Christopher Bailey is a renowned physique photographer with a passion for fitness. Working with some of the best physiques in the world and featuring in numerous magazines and productions, the commitment to get the best shot for each client is evident in his work. We had the opportunity to talk to Christopher about his journey through photography and a recent shoot in Las Vegas with Ryan Terry.
You were a professional ice hockey player with a passion for fitness. What made you eventually reach for the camera?
I began playing Ice Hockey at the age of 8 in my home town of Hull, East Yorkshire. That then became my life playing up through the ranks of England and eventually playing with the Great Britain National teams. When I finished my exams at 16 I was scouted and moved out to Montreal to play with a team out there. This only lasted a year as I was offered a good spot on a team back in the UK. This was the same year I decided to go to college in my spare time.
I picked a GNVQ Media Design Course as back then, I wanted to pursue a career as a graphic designer and this was the only suitable course to fit around my training schedule. This turned out to be the best decision I made because part of that course was Black and White Film Photography. Thinking back now, I believe it was the darkroom that got me hooked.
Seeing my work under those lights with the excitement how they would turn out just motivated me to go out and take better images to print.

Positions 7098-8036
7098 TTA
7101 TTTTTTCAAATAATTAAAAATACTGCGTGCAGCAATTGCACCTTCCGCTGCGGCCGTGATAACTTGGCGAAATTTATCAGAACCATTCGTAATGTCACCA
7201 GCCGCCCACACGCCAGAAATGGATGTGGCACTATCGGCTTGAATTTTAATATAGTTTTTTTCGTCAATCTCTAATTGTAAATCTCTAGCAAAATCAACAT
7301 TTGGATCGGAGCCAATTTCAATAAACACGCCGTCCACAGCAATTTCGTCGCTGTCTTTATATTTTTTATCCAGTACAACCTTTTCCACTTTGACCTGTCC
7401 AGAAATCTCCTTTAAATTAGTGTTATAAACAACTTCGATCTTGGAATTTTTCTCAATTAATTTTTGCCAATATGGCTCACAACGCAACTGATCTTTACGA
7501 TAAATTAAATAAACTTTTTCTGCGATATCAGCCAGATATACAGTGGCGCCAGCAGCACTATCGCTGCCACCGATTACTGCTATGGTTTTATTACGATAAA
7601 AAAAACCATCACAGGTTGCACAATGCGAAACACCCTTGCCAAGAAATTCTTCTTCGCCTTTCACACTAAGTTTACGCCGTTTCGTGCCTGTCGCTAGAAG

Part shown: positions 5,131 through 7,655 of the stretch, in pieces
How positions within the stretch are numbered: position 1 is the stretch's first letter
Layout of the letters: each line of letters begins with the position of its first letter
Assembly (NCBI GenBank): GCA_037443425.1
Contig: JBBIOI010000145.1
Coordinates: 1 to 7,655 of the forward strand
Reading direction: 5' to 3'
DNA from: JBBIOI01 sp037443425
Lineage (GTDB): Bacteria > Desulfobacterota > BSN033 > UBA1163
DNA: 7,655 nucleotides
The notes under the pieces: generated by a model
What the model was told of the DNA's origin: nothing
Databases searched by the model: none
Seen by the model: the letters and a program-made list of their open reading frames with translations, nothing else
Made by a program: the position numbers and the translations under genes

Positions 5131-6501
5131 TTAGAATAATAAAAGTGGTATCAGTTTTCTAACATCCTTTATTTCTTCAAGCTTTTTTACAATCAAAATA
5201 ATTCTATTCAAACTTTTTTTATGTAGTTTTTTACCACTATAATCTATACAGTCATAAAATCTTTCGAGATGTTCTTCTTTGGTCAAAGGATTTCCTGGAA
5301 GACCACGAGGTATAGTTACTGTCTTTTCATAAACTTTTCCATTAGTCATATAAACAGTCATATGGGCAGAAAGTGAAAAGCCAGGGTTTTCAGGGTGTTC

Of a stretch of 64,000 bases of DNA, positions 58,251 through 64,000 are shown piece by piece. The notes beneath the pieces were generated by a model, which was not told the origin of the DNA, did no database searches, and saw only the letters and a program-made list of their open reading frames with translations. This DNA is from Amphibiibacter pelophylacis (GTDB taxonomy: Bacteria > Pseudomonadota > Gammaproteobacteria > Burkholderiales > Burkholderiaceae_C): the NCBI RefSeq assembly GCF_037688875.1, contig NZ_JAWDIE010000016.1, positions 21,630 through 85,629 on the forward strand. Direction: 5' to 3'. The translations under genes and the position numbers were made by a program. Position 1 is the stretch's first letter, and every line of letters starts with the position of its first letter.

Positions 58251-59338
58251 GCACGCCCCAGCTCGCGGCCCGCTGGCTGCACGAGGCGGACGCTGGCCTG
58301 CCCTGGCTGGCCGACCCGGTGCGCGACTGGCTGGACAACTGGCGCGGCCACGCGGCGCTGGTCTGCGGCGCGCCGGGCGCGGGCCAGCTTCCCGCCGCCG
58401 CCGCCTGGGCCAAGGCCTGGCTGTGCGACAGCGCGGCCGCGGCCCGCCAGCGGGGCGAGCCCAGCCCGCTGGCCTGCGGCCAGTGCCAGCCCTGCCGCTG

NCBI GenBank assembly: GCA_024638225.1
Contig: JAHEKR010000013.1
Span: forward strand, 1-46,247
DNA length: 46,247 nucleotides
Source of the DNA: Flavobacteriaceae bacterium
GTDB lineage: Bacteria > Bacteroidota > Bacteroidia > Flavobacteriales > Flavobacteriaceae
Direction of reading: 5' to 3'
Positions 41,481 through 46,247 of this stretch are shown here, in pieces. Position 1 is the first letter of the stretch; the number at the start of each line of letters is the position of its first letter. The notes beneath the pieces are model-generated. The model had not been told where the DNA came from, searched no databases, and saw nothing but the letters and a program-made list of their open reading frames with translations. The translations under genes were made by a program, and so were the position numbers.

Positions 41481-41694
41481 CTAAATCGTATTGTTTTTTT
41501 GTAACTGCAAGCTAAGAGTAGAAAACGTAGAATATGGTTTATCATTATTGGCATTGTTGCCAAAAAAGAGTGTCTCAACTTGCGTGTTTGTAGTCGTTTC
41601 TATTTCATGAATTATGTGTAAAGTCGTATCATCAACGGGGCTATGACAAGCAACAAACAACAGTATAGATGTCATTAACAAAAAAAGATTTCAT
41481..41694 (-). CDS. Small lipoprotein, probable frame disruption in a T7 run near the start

Was there a turning point when you realised that photography was the career path you wanted to pursue?
After college, I think I lost motivation a little as I didn’t have a darkroom at hand anymore. I have bags full of film, which believe it or not, I never developed and still have in a drawer at home. It would be interesting to see now what that film is of. It will all be Transparency or HP5 as that’s all I used back then, but that’s got to be 20 years old now, so I doubt half of it would even come out.
A good friend of mine is one of Britain’s top hairdressers. He had booked Wolfgang Mustain to shoot his British Hair awards entry and let me come down to the shoot in London. Seeing that environment first hand: the equipment, the models, the team working and the control he had over the whole environment I think triggered something for me. I think that was the point where I thought ‘I’ll have a bit of this'.
Has your approach to physique photography changed over the years and if so how?
I think it has definitely developed as have all aspects of what I do. I went through a body transformation with a good friend as my prep coach a few years back. I always trained for function in the past so training for aesthetics and weighing out food was a massive eye opener for me. At the end of the 8 weeks I had a shoot done myself. The training, the diet, water and carbohydrate cycling, the posing...all of this was a huge learning curve for me. Since then, when I shoot athletes, I can sort of predict how they are feeling, when to push them and when to let them take a breather.
What are the most crucial things to consider when shooting and lighting the physical body?
I think this takes years of practice if I am honest and I always refer back to the ten-thousand-hour theory and fully believe in it. Unless you have been around Bodybuilding and Fitness as a competitor or model yourself, it is impossible to just decide to be a “Fitness Photographer”.